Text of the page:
Is the United States on the brink of nuclear war?
11 December 2017
In the thirteen days since North Korea tested an intercontinental ballistic missile capable of reaching large portions of North America, the United States has further escalated its war threats.
• On Thursday, US ambassador to the United Nations Nikki Haley warned that the United States might not send athletes to participate in the 2018 Winter Olympics to be held in South Korea, because it could not guarantee their safety in the event of a war.
• Last Sunday, National Security advisor H.R. McMaster warned that the threat of war between the United States and North Korea is “increasing every day.”
• That same day, South Carolina Republican Senator Lindsey Graham warned that the United States is “getting close to a military conflict” with North Korea, and urged the military to remove the families of US soldiers from South Korea.
These developments have been met with alarmed warnings from within the US foreign policy establishment as well as international bodies.
• On Friday, the Washington Post published a chilling hypothetical narrative by Jeffrey Lewis, a scholar at the Middlebury Institute of International Studies, entitled, “This is how nuclear war with North Korea would unfold.” Lewis spelled out in hair-raising detail a scenario in which “nearly 2 million Americans, South Koreans and Japanese had died in the completely avoidable nuclear war of 2019.”
• On Saturday, the New York Times warned that the Trump administration’s rhetoric on North Korea increasingly resembles that of the Bush administration in the run-up to the invasion of Iraq. The newspaper added, “Outside experts are increasingly concluding that the Trump administration’s threats may not be empty and that officials are seriously contemplating attacking North Korea and its nuclear weapons and missile arsenal.”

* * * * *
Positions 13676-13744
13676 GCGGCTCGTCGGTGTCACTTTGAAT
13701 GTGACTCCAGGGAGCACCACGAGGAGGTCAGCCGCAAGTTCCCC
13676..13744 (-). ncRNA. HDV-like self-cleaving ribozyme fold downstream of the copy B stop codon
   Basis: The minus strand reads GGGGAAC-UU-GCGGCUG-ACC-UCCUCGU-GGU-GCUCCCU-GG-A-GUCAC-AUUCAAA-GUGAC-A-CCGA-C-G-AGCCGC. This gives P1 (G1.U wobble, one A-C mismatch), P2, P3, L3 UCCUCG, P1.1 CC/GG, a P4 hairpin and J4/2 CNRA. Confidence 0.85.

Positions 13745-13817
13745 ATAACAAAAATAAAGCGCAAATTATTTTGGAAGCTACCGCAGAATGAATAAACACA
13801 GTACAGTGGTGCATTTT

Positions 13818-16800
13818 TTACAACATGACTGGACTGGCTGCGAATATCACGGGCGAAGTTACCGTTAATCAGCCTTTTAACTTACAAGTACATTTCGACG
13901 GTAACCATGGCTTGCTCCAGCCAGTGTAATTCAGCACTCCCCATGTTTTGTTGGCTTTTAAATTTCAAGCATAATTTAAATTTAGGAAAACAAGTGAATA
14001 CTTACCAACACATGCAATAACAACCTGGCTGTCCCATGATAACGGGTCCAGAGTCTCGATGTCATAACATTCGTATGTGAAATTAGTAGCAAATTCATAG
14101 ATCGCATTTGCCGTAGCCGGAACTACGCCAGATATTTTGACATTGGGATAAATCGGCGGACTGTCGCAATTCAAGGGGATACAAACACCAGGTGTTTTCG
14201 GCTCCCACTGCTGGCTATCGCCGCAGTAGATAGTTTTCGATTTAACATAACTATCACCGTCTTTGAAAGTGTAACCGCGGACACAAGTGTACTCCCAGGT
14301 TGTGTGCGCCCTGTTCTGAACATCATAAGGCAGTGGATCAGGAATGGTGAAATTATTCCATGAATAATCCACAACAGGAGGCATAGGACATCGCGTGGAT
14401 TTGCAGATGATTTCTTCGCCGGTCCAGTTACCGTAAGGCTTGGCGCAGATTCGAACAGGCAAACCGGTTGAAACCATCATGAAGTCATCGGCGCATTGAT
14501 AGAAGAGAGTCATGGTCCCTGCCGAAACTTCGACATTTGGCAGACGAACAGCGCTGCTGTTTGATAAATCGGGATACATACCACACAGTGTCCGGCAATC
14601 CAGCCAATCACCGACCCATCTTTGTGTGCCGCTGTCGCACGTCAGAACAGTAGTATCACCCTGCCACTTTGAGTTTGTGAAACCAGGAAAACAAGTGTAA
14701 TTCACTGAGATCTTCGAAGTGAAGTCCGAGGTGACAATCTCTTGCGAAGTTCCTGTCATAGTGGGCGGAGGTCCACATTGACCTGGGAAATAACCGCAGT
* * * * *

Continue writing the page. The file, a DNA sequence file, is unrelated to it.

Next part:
• That same day, UN envoy Jeffrey Feltman issued a statement declaring that, after discussion with North Korean leaders, both the UN and North Korea had concluded that “the current situation was the most tense and dangerous peace and security issue in the world today,” warning, “Time is of the essence.”
• On Sunday, at a ceremony to award the Nobel Peace Prize to the International Campaign to Abolish Nuclear Weapons, representatives of the group warned that “mutual destruction” between the United States and North Korea “is only one impulsive tantrum away.”
• On Sunday, conservative columnist George Will strongly hinted that a US attack against North Korea would place the country in violation of international law, noting that “crimes against peace” formed the basis of the Nuremberg tribunal of Nazi war crimes. Will concluded, “The first two counts in the indictments at the 1946 Nuremberg trials concerned waging ‘aggressive war.’”
Such statements underscore the profound unease and concern with which large sections of the US and international foreign policy establishment view a potential war with North Korea. As opposed to the successive wars waged against Iraq, Afghanistan, Libya and Syria, the United States has no international supporters in a potential war against North Korea. It is operating increasingly outside of the framework of international law, with flagrant indifference to the mandates of the United Nations and the consensus of its erstwhile allies.
The administration’s critics within the US political establishment fear that a war against North Korea would be an unmitigated disaster for the United States in every conceivable scenario, involving the deaths, at a minimum, of hundreds of thousands of civilians on both sides of the North Korean border. Such a war would shatter whatever remains of Washington’s standing on the international arena, rendering it a pariah state.